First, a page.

During this presentation Justin will introduce the key pillars of HomeFront’s justice response model and explore the feasibility for a similar response in Rural Alberta. Attendees will learn scalable strategies of collaboration that contribute to effective and efficient responses to domestic violence. Further, attendees will learn about how victim engagement and risk assessment impact re-offence rates and actionable steps that can be implemented in a rural setting.


KARLEEN SCHENKEY & PAUL HENNIG

SESSION: ALBERTA SHERIFF’S SAFER COMMUNITIES AND NEIGHBOURHOODS (SCAN): HELPING KEEP COMMUNITIES SAFE BY DEALING WITH PROBLEM PROPERTIES

Thursday May 13, 10:00AM

KARLEEN SCHENKEY BIO

Investigator with Safer Communities and Neighbourhoods Alberta, North Division

PAUL HENNIG BIO

Investigator with Safer Communities and Neighbourhoods Alberta, North Division

PRESENTATION ABSTRACT

The Safer Communities and Neighbourhoods (SCAN) unit makes communities safer by using civil legislation to target residential and commercial problem properties in rural and urban Alberta where specified illegal activity is occurring regularly. This includes drug trafficking, prostitution and gang-related crime.  SCAN holds owners accountable for activity taking place on their property and supports landlords by helping them remove problem tenants who disrupt neighbourhoods and destroy property. A resource for communities across Alberta, the unit initiates investigations based on citizen tips and works in partnership with residents to increase safety.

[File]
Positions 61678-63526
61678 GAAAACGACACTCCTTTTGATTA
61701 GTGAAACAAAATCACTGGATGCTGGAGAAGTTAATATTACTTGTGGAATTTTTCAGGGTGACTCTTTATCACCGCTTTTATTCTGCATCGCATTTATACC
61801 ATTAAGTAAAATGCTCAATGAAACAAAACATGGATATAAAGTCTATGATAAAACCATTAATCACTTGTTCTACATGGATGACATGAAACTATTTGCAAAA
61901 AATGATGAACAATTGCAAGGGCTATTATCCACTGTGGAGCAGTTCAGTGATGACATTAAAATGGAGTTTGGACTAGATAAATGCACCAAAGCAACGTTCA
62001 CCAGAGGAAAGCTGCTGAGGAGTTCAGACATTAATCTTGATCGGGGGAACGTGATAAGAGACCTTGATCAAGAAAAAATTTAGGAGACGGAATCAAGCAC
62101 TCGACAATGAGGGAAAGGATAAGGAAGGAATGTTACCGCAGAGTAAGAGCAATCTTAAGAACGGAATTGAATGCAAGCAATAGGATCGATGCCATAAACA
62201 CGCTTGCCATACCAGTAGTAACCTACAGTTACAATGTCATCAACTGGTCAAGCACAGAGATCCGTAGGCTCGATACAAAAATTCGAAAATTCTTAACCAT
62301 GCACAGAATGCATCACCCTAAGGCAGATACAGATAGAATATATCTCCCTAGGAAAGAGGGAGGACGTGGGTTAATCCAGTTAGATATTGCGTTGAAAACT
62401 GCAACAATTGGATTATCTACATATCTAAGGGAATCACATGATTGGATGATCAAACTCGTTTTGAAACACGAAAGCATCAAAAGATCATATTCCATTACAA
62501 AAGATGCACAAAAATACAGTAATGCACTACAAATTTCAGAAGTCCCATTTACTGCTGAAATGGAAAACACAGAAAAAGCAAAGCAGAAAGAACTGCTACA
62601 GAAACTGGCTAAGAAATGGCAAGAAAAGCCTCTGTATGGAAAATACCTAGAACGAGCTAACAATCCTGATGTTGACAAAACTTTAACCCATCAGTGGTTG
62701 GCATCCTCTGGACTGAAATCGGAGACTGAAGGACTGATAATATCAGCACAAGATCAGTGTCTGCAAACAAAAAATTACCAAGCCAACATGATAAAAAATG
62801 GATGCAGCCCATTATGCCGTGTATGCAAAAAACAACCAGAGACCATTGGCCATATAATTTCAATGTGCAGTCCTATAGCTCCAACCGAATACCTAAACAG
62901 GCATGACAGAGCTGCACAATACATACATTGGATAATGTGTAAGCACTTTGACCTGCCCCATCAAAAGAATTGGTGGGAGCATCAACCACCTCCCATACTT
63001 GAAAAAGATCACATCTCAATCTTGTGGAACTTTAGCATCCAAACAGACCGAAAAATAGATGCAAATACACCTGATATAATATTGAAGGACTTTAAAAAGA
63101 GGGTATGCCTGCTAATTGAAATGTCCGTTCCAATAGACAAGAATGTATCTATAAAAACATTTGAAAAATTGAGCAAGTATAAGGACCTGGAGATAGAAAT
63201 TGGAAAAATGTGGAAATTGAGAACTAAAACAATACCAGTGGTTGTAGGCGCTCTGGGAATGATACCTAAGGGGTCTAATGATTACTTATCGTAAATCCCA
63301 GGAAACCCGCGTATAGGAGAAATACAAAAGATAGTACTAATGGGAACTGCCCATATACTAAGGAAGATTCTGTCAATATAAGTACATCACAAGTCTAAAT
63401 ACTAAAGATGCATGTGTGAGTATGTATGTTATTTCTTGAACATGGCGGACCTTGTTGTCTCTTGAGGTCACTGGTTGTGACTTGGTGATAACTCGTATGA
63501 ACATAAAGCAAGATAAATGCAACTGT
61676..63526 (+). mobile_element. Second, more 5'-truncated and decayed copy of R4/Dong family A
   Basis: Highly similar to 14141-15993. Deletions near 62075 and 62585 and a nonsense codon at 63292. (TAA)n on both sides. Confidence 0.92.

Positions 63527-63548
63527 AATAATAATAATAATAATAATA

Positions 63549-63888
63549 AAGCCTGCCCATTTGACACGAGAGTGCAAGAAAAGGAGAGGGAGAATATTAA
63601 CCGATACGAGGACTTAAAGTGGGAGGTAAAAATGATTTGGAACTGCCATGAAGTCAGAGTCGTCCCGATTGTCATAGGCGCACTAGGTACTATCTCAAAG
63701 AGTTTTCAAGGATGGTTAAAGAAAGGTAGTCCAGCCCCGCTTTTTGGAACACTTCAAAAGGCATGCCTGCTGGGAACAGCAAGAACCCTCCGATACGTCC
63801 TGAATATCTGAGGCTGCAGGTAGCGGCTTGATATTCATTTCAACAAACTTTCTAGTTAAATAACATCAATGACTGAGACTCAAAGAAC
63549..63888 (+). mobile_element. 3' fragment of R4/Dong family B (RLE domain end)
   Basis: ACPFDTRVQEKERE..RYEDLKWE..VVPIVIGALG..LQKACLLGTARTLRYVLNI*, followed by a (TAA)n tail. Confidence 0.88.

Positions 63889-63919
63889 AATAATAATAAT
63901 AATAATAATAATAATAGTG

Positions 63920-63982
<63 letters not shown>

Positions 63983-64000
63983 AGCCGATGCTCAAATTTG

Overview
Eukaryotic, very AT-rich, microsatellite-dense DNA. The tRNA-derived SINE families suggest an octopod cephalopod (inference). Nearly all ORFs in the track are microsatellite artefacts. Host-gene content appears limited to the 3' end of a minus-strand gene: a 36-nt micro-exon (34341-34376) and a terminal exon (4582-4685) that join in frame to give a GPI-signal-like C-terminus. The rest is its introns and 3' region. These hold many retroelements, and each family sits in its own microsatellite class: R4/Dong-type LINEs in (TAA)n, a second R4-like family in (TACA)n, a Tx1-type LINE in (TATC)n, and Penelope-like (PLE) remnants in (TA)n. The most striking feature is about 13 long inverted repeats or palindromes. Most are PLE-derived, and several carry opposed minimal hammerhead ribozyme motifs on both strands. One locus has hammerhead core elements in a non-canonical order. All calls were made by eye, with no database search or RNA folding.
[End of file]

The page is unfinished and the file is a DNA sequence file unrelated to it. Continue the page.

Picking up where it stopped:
When a community member reports a problem property to SCAN, the unit will begin an

investigation. Once the investigation confirms the activity, investigators will contact the property owner to try and solve the problem informally. If informal efforts are unsuccessful, SCAN can apply to the courts for a Community Safety Order (CSO) that calls for owners to meet a number of conditions, or for the property to be closed for up to 90 days. SCAN uses civil legislation to target properties, not people. Any criminal activity uncovered when dealing with these properties is turned over to the police to investigate.

The benefits of SCAN are: improved community safety, empowered citizens, and property owners held accountable for activities on their properties.


LARRY LEACH

SESSION: 12 COMMUNITY SAFETY INITIATIVE (12CSI): A COALITION OF CALGARY NEIGHBOURHOODS MOBILIZINF FOR COMMUNITY SAFETY

Wednesday May 12, 1:30PM

LARRY LEACH BIO